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What are head-fi members views on apt-x lossless codec (over bluetooth)?

Discussion in 'Sound Science' started by anakchan, Mar 19, 2012.
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  1. davidmthekidd

    Perfect analogy.
  2. watchnerd
    aptX just doesn't fit my use case (so far).
    I don't walk around my house and play stuff from my phone.  And I already have lossless streaming set up over AirPlay.
    aptX for my car might be cool, though.
  3. Giogio

    But wrong. AAC is not only a compression format but also a BT audio Codec, the only alternative to SBC in iOS devices till now.
  4. Giogio

    Well, you can still walk around your house and play stuff from your Mac, and use a BT headphone, and APTX, for that.
    OSX supports Aptx natively.
    I only use headphones lately, no speakers. Because I moved a lot in the last years.
    And the freedom of BT headphones is a bliss. Never EVER again wires for me.
    Now, if there were AirPlay headphones, this would be nice.
    I suppose it is not possible or people would have done this already, at least, wifi headphones...
  5. watchnerd
    When I have speakers in 3 different rooms, I don't really have a reason to do that.
  6. Giogio
    Then you either have very nice and permissive neighbours, or no neighbours at all, and nobody else living with you, or you do not like to listen to music at loud volume late at night.
  7. watchnerd
    I own my own house, neighbors are far enough away, and I do have a wife who indulges my listening habits.
  8. Giogio
    The day I find the right woman I wish she will indulge my listening to Dubstep or Techno at max vol at 3 in the night.
    That would be my twin soul.
    Happy that you found one :)
  9. watchnerd
    Oh, 3 am? No...I've got a job.
    Listening usually ends around midnight.
  10. Giogio
    Oh, yeah, me too, but I do not work on weekends, and have long forced pauses from time to time when weather is not good, so I find myself enjoying night often, which I like, as my natural rhythm is being awake at night.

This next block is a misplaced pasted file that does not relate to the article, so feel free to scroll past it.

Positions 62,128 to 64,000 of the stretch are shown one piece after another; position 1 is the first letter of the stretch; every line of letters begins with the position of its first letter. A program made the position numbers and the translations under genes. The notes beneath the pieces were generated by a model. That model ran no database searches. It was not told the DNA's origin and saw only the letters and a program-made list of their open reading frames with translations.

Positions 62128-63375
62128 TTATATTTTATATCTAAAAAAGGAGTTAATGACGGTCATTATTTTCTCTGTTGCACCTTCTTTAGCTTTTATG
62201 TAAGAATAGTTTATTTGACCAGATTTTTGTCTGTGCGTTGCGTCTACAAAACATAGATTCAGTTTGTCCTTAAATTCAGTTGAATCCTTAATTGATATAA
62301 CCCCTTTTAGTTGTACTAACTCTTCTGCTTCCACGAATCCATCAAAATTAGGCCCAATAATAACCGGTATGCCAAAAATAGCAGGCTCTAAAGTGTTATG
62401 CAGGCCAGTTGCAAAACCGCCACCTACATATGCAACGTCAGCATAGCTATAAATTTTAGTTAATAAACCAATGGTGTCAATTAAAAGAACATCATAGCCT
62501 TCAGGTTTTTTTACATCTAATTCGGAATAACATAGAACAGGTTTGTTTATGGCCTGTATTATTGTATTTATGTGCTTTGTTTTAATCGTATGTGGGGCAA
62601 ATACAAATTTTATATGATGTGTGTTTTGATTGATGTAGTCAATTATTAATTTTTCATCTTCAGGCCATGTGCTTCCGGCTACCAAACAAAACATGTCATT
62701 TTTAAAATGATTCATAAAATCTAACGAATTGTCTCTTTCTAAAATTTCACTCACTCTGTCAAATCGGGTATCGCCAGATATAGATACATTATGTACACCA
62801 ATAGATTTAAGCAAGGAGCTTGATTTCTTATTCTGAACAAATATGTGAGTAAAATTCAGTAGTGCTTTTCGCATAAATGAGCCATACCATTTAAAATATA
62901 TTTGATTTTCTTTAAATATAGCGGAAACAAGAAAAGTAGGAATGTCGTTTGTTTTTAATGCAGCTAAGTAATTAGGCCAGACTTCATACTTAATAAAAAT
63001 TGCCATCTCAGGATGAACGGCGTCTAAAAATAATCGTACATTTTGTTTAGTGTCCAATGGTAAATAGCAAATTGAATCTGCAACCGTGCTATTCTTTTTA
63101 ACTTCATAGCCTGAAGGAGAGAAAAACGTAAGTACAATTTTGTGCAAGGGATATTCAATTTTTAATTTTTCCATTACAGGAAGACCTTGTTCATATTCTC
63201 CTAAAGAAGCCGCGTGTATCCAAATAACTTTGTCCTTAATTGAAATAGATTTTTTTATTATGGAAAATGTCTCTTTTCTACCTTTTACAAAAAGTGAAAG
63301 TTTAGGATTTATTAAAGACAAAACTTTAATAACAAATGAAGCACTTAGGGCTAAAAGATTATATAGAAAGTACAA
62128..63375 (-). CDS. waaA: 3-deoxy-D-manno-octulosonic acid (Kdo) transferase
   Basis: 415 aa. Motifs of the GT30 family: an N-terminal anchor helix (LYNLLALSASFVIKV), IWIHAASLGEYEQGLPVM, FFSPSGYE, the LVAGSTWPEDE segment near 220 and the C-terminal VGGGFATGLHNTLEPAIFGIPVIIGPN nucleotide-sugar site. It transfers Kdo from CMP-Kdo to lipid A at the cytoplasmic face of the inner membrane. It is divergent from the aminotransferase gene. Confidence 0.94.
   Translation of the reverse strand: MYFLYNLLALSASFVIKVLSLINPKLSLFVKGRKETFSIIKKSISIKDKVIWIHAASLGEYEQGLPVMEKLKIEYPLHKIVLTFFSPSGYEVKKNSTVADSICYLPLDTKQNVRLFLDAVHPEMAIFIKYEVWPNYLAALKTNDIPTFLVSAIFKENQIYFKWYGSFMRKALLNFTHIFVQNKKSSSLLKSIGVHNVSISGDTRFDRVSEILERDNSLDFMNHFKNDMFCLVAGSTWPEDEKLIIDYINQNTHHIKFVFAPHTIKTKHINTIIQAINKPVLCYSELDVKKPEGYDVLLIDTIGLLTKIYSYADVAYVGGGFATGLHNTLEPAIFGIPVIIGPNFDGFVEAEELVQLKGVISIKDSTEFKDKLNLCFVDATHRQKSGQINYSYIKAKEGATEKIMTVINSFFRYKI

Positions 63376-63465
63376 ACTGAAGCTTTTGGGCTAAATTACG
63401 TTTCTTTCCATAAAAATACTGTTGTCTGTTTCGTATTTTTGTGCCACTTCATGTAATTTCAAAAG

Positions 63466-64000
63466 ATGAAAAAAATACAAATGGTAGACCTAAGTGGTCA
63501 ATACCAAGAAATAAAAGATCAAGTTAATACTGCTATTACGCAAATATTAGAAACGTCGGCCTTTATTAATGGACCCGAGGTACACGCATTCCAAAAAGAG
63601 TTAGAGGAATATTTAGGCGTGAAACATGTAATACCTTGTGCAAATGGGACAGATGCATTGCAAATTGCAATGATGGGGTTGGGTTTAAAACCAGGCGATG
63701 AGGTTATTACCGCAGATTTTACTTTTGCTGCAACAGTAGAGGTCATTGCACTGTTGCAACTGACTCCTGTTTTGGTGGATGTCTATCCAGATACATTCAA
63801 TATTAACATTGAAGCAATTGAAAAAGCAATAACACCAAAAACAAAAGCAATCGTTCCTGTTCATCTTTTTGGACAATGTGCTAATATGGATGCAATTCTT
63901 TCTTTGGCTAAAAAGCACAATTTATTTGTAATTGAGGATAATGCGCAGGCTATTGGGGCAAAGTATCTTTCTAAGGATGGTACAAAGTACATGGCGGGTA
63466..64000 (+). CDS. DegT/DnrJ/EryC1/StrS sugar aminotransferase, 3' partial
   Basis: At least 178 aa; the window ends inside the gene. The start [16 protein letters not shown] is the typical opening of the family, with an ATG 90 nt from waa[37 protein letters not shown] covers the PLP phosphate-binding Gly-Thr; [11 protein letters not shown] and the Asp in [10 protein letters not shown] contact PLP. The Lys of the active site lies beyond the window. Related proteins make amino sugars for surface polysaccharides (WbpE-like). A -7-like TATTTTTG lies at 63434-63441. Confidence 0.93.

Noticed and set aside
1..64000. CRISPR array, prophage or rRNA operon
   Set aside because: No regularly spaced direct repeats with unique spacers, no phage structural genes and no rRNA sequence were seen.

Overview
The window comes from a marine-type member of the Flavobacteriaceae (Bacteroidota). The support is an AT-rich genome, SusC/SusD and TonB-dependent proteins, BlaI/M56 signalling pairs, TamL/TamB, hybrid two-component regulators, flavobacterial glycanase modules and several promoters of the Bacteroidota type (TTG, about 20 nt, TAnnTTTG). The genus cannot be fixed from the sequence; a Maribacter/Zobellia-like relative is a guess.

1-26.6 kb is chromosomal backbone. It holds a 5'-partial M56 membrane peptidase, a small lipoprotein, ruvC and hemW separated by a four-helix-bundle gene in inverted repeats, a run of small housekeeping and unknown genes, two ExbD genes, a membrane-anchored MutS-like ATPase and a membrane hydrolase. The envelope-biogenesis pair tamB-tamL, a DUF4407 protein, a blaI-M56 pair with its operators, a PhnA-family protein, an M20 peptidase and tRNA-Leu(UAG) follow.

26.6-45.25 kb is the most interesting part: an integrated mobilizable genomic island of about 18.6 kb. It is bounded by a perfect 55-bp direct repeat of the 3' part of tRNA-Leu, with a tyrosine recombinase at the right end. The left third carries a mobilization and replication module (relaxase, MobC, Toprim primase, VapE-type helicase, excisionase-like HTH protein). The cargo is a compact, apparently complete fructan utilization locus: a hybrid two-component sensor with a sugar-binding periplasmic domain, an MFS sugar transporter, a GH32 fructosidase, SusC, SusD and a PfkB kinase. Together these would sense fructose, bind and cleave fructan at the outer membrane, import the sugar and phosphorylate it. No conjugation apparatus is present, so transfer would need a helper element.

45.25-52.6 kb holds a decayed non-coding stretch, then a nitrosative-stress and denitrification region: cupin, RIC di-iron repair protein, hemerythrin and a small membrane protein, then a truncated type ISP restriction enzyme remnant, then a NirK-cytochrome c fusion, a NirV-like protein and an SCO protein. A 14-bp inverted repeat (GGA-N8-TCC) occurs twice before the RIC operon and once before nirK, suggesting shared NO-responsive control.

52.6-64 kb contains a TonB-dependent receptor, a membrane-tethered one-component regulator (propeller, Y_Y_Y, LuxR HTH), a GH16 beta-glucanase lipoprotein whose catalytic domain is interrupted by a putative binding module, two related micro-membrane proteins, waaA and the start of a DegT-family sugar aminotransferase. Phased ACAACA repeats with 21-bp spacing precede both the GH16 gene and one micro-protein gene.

And even when I have to work I do not start too early in the morning, I must leave home at 7:45, so I can even wakeup 7:30 if I was too late the night before. Which is usually not 3, but can be after midnight. As said, I like night.
    Anyway, we are going off topic.
    Enjoy your speakers :wink:
  11. james444 Contributor
    • Don't think I've been wrong when I posted that in 2013. Afaik there weren't any BT chips available that supported AAC back then.
    • Read this post. A2DP is a packet oriented protocol. I'm pretty sure that even AAC to BT-AAC involves re-encoding.
  12. Giogio
    Oh, did not see it was an old post. The quoter did a lot of reading apparently.
    I did not say anything about not re-encoding. I was involved in that conversation as you see. So I remember that. But I still wish to have other opinions about it. I can't believe it is like that.
    It is just a useless extra passage, it adds latency, it may degrade the sound, it is pointless.
  13. james444 Contributor
    Bluetooth uses adaptive frequency hopping to avoid device interference and ensure that transmission works well, even in crowded environments. BT-audio transmission is a continuous stream of small packets being concurrently sent over multiple frequencies. The chopping of audio at the source and reassembling at the sink is anything but pointless, it's in fact absolutely essential to ensure a robust transmission. If there existed a fast and efficient method to chop audio (particularly vbr) into packets without re-encoding, now that would be great, but afaik there is none.
  14. Giogio

    Well, Aptx does re-encoding anyway. And AAC too, when not playing an AAC file. So what I do not understand is why should all files be converted to pcm before being converted to aptx or aac. Specially when playing AAC files in AAC codec, which would give the possibility to transmit directly to AAC (given that it is the codec used, so it should not be needed any other "conversion". Otherwise what are codecs for?).
  15. james444 Contributor
    @ClieOS already posted a perfect explanation. Really not much to add, except that you need constant bitrate to efficiently chop audio into packets, which is another reason for PCM as an intermediate format.
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